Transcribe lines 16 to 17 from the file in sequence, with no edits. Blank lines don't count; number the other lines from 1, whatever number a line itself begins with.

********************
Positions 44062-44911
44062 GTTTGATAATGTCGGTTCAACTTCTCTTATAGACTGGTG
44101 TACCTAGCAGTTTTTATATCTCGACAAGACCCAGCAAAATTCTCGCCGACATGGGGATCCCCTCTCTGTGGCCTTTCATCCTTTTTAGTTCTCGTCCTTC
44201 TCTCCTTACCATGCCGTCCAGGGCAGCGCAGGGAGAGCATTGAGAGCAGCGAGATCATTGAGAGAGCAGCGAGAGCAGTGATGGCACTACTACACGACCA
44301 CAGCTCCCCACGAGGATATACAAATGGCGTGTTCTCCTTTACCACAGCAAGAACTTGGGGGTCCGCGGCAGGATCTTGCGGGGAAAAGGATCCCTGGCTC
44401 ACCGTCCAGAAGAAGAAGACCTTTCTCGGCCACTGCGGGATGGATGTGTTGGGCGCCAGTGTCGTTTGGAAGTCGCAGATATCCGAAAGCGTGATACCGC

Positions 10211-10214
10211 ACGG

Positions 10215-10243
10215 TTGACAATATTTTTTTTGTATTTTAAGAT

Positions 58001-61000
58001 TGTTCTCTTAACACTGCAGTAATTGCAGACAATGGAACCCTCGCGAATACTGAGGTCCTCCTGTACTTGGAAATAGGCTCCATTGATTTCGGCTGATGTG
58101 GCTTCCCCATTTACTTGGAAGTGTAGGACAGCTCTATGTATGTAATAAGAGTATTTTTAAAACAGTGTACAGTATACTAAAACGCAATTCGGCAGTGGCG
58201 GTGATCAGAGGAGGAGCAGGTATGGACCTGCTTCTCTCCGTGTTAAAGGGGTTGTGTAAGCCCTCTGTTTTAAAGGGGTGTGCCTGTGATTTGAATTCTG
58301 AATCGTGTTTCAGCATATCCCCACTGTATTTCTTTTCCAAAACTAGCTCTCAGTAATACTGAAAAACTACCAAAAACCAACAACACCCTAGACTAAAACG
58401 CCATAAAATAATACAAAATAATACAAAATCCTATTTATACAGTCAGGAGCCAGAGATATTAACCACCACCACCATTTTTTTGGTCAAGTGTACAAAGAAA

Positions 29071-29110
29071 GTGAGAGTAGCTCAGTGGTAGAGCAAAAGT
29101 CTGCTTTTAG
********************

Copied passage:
58401 CCATAAAATAATACAAAATAATACAAAATCCTATTTATACAGTCAGGAGCCAGAGATATTAACCACCACCACCATTTTTTTGGTCAAGTGTACAAAGAAA

Positions 29071-29110